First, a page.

Minnesota Office of the Legislative Auditor
Financial Audit Division

Menu

Minnesota Office of the Legislative Auditor Menu

Parks and Trails Fund
Internal Controls and Compliance Audit

 

Financial Audit Division Report 16-04 Released February 11, 2016

Background

The Parks and Trails Fund is one of the four funds created when voters approved the “Legacy Amendment” to the Minnesota Constitution in 2008.1 The amendment increased the state’s sales tax by three-eighths of one percent for 25 years and dedicated 14.25 percent of the additional revenue to the Parks and Trails Fund. The constitutional amendment requires that money in this fund be used to “support parks and trails of regional or statewide significance.” The Legislature appropriates money from the Parks and Trails Fund for specific purposes. The two largest recipients of appropriations from the fund have been the Department of Natural Resources and Metropolitan Council.

This audit examined expenditures from the Parks and Trails Fund by the Department of Natural Resources and the Metropolitan Council during the period from July 2012 through February 2015. The audit focused on whether the department and council had adequate internal controls to ensure that they used money from the Parks and Trails Fund in compliance with purposes described in the state constitution, the appropriation laws, and other finance-related legal requirements.

Conclusion

The Department of Natural Resources had generally adequate internal controls and generally complied with most legal requirements applicable to the use of Legacy money from the Parks and Trails Fund appropriations. However, the department did not ensure that its cost allocation methodology for administrative costs complied with the Parks and Trails Fund appropriation laws.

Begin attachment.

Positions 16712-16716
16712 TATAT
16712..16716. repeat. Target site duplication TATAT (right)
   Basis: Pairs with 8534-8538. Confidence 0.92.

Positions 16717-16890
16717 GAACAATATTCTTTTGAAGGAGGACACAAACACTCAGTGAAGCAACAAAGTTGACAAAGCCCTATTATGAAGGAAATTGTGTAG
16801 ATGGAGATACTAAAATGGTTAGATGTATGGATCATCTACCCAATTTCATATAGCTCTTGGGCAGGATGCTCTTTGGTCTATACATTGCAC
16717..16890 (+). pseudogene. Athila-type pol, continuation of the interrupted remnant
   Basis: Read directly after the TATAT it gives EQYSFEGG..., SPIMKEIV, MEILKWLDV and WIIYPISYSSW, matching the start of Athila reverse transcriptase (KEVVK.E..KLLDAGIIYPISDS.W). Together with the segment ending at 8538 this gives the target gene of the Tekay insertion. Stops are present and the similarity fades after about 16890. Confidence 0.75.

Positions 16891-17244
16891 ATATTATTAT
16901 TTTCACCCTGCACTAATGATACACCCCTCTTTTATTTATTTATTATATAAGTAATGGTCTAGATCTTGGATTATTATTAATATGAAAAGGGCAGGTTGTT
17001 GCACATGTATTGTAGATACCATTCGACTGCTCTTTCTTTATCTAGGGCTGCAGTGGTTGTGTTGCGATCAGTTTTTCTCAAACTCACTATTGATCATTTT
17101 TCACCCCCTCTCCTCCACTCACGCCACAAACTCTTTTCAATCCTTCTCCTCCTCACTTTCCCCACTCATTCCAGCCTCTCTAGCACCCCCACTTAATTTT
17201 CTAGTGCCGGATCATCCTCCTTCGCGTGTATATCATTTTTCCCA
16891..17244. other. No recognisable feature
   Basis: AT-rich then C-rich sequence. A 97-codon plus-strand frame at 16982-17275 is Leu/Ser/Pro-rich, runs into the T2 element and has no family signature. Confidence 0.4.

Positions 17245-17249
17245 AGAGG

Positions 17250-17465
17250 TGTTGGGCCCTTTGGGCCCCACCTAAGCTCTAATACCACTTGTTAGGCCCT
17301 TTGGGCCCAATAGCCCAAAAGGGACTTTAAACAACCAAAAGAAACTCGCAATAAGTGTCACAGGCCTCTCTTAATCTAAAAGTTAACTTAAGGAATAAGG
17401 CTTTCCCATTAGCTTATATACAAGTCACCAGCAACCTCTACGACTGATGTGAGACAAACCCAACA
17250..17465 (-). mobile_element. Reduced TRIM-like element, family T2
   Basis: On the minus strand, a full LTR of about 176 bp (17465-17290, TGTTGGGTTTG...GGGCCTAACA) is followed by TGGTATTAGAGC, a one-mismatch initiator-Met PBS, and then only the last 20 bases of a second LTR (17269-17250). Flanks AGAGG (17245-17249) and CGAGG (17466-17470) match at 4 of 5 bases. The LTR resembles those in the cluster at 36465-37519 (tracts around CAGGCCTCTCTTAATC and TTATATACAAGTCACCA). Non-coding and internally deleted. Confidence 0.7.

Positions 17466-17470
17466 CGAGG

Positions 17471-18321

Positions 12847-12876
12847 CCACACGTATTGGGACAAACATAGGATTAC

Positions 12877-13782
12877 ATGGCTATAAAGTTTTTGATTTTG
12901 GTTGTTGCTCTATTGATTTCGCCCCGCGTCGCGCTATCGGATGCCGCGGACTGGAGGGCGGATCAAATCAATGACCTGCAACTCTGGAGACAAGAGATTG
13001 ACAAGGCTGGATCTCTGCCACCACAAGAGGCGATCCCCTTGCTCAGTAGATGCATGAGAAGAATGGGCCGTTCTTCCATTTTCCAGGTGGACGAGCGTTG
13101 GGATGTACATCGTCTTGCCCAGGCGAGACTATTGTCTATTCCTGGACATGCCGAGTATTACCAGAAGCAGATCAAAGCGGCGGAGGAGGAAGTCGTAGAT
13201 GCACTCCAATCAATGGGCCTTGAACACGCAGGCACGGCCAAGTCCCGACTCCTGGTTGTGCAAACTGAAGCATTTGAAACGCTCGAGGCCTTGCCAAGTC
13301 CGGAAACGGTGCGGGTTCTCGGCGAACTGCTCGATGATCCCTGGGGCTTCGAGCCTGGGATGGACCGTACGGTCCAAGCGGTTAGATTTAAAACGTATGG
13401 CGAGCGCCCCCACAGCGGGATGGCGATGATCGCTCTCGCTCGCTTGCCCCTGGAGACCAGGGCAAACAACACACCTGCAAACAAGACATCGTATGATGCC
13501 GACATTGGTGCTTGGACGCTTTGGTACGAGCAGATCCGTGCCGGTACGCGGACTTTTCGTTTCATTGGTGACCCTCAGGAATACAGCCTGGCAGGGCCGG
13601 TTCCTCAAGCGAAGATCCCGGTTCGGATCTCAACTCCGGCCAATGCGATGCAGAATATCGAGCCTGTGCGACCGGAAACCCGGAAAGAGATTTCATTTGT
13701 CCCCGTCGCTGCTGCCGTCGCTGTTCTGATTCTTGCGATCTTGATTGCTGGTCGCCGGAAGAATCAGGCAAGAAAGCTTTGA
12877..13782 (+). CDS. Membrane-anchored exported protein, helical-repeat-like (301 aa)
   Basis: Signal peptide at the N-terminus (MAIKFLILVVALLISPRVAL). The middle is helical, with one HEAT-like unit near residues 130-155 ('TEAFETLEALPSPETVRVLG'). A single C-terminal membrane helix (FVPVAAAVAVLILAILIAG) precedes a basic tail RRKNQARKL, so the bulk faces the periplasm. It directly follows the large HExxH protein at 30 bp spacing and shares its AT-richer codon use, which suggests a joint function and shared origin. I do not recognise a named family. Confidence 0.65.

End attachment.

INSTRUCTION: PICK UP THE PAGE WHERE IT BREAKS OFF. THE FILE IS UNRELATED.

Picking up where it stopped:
The Metropolitan Council did not have adequate internal controls to monitor its grant recipients; however, for the items we tested, the grant recipients complied with legal requirements applicable to the use of money from the Parks and Trails Fund and for purposes specified in appropriation laws.

Findings

  • The Metropolitan Council did not sufficiently monitor Parks and Trails Fund grants to regional park implementing agencies.
  • The Department of Natural Resources could not show how the administrative costs it allocated complied with the “directly related to and necessary for” and the “supplement not substitute for” requirements.

1 Minnesota Constitution, art. XI, sec.15, provides for the distribution of the additional dedicated sales tax revenue into four funds, as follows: Outdoor Heritage Fund, 33 percent; Clean Water Fund, 33 percent; Parks and Trails Fund, 14.25 percent; and the Arts and Cultural Heritage Fund, 19.75 percent.

More Information

Office of the Legislative Auditor ♦ Room 140, 658 Cedar St., St. Paul, MN 55155